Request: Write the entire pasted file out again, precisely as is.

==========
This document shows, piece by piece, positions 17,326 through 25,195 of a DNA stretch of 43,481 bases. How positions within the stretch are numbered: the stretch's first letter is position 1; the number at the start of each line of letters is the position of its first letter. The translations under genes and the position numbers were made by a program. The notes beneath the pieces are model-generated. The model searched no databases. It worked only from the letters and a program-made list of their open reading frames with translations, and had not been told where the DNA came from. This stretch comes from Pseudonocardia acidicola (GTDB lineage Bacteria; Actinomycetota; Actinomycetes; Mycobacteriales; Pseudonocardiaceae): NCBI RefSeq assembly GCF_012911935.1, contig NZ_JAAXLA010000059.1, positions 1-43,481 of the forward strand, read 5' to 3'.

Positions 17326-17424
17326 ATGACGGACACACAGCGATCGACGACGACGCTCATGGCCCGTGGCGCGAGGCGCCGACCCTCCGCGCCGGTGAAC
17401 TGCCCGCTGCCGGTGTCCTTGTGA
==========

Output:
This document shows, piece by piece, positions 17,326 through 25,195 of a DNA stretch of 43,481 bases. How positions within the stretch are numbered: the stretch's first letter is position 1; the number at the start of each line of letters is the position of its first letter. The translations under genes and the position numbers were made by a program. The notes beneath the pieces are model-generated. The model searched no databases. It worked only from the letters and a program-made list of their open reading frames with translations, and had not been told where the DNA came from. This stretch comes from Pseudonocardia acidicola (GTDB lineage Bacteria; Actinomycetota; Actinomycetes; Mycobacteriales; Pseudonocardiaceae): NCBI RefSeq assembly GCF_012911935.1, contig NZ_JAAXLA010000059.1, positions 1-43,481 of the forward strand, read 5' to 3'.

Positions 17326-17424
17326 ATGACGGACACACAGCGATCGACGACGACGCTCATGGCCCGTGGCGCGAGGCGCCGACCCTCCGCGCCGGTGAAC
17401 TGCCCGCTGCCGGTGTCCTTGTGA